Yeah, at first I was like, “Well even something that is obviously fake up close might look real from a distance so maybe…” Then I took a look at it. That is not a gun.

    Someday in the not too distant future somebody is going to get on a plane with a Fantastic Four t-shirt and leave the plane in cuffs for threatening to set it on fire with the Human Torch.

  14. says

    Sastra: the underlying assumption is that if anything bad actually happened, anyone along the line who was not seen observing all rules to the letter, would be the one blamed for any casualties that result.

    Of course, that justifies getting pissy about toy guns that look real; but it doesn’t justify freaking out about a stupid-looking purse that is clearly not a gun.

  15. alanb says

    There’s perhaps an underlying assumption that an overlying attitude and atmosphere of obedience is going to somehow lead to less terrorism

    I think that the underlying assumption here is that the administrators at TSA don’t trust TSA screeners to exercise common sense. They think that no-exceptions, zero-tolerance rules are the only way to keep them from fucking up.

  16. says

    …but now it’s like an SNL sketch that’s gone on for 9 years.

    Sounds like good material for another SNL sketch. Maybe something where Dan Akroyd and a black travel-companion get strip-searched after a couple of airheads breeze through with white powder leaking from their clothes, and the TSA boss recognizes him from SNL and thanks him for that educational video with all the useful rules.

    No, that doesn’t sound funny to me either — but neither do most of SNL’s material since 1980. So it should fit right in.

  17. Brownian says

    Wait until they find out about this replica.

    And they’d be right to be scared. Conveniently fits in most pockets, undetectable by X-rays and physical searches, and transforms into a mostly harmless accessory that’s nigh ubiquitous among travellers.

    Still, I suspect it wouldn’t bother most security agents—unless it also comes in black.

  18. Azkyroth says

    At this point it’s probably no longer about the rule’s purpose

    …what makes you think it ever was?

  19. lofgren says

    Wait until they find out about this replica.

    I’ll bet a black six-year-old with this one in his bag would get himself strip searched and beaten.

  20. interrobang says

    I recently went on a business trip to Jerusalem, and on the way back, had to connect through Philadelphia in order to get back to Toronto. Despite only connecting through PHL (no stop on the way), not ever having left (as far as I’m aware, anyway) any secured areas in the airport, I had more trouble getting through security in Philly than I did either arriving in or leaving Tel Aviv. When your security is more intrusive and more of a PITA than Israeli security, you have a problem…

  21. eric says

    They think that no-exceptions, zero-tolerance rules are the only way to keep them from fucking up.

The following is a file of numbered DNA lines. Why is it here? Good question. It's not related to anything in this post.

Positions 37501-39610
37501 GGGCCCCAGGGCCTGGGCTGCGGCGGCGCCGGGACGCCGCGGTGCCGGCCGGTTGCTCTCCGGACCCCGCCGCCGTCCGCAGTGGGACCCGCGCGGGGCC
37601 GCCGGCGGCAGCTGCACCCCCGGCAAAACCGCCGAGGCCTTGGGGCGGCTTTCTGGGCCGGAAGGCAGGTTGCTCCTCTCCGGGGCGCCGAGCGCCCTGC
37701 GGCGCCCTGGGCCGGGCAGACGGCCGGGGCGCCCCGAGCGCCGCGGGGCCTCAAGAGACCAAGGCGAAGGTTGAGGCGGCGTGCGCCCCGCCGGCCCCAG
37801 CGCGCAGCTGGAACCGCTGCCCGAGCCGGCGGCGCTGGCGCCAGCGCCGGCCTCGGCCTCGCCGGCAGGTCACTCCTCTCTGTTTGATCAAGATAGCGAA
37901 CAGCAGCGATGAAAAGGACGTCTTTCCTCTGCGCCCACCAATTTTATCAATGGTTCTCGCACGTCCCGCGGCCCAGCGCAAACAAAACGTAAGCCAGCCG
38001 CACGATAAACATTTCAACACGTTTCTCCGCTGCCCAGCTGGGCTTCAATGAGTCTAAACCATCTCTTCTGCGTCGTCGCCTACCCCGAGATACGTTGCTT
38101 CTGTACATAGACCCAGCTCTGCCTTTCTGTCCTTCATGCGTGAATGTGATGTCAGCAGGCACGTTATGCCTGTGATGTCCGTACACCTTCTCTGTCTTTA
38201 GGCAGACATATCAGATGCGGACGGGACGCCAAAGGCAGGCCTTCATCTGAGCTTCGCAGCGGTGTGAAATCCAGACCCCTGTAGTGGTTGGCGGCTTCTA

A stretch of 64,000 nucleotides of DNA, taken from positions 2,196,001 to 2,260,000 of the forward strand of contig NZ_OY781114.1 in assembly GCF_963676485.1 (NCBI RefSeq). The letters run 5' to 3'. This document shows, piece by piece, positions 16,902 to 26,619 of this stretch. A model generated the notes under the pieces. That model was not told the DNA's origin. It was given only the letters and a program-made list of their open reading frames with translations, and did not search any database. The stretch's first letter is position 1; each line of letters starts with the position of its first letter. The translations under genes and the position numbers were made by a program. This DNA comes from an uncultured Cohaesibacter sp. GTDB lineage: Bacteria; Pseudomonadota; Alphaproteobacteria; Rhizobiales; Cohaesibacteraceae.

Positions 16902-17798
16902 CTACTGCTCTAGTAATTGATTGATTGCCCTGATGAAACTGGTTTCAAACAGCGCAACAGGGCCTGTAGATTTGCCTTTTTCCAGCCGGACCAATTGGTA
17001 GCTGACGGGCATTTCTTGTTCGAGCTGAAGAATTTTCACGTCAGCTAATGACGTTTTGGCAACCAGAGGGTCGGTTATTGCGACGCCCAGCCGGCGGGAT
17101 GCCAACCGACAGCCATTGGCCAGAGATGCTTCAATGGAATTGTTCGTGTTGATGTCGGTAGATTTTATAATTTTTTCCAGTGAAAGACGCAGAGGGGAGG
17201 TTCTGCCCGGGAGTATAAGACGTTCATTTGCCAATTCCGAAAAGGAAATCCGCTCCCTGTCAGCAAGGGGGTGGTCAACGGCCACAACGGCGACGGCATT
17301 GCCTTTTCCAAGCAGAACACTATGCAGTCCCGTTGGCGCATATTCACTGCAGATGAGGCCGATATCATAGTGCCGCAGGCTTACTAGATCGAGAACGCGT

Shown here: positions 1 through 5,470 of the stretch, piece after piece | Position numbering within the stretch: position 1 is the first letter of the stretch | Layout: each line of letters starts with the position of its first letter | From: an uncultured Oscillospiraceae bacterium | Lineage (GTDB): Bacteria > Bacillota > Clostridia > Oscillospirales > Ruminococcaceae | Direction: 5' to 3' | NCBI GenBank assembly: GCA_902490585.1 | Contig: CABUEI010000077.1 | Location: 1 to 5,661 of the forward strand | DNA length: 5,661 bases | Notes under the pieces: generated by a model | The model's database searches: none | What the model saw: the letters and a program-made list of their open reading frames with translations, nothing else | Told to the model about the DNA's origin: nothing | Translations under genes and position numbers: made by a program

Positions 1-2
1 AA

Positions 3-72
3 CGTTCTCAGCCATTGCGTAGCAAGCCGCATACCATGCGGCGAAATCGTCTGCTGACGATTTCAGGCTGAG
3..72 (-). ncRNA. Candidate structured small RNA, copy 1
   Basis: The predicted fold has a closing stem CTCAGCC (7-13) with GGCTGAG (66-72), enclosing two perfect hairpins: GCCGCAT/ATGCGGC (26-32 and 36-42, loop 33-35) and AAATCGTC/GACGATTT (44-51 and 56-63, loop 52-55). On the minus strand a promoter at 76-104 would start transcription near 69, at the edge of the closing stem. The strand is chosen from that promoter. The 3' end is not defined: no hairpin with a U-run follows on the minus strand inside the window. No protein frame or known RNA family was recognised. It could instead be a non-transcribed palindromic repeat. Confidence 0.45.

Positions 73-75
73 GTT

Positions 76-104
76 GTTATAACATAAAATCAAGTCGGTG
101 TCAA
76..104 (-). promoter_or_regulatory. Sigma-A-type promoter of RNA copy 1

But as this example shows, it doesn’t. Trading expert judgement in for no-exception rules doesn’t stop screw-ups, it just replaces a mix of false positives and negatives with a much higher number of false positives.

    In private sector cases, you start to see an obsession with rules when litigation is an issue. Rules are an anti-litigation strategy. However, barring some blatantly illegal strip search the chance of anyone successfully suing DHS over airline security is zero. So preventing litigation can’t really be a motive here.

  22. says

    interrobang: did you have to reclaim your bags and check in all over again in Philly? If so, then technically at least, you did indeed leave the “secured area” so you would have had to go through another security hassle to fly from there to Toronto.

    (However, I’m not sure why you’d have had to do that, since Toronto is a pretty big city, and its airport would most likely be an international airport. Was your final destination a non-international airport?)

  23. Doubting Thomas says

    You give small minded people that kind of power and they are going to abuse it, just because they can. It’s their way to make up for how weak and powerless they feel in real life. Happens all the time.

  24. D. C. Sessions says

    Is there not a single thinking person at TSA?

    Of course there are. Now would you like to ask what they’re thinking about?

  25. Tony Sidaway says

    I don’t see the problem here. If she has a replica gun and wants to travel with it, she can check it in and collect it at the destination. She can carry her money and stuff in another bag. This doesn’t sound like the kind of arbitrary case I’d find annoying, to be honest. Perhaps TSA should make their interpretations of the rules against replica firearms more widely known, and perhaps you shouldn’t have a TSA at all, but those are different arguments.

  26. yoav says

    I remember a couple of years ago when the returdlicans blocked the Obama nominee for head of the TSA citing the terrible fear that he may allow the TSA screeners to unionize as their reason. If you want employees who exercise judgement you need to give them a feeling that they have some level of protection otherwise the prudent way is to follow all regulations to the letter no matter how stupid just to have your ass all covered. Despite of what morons who quote Ayn Rand will want you to think you can’t have employees that are both show initiative and lack any rights.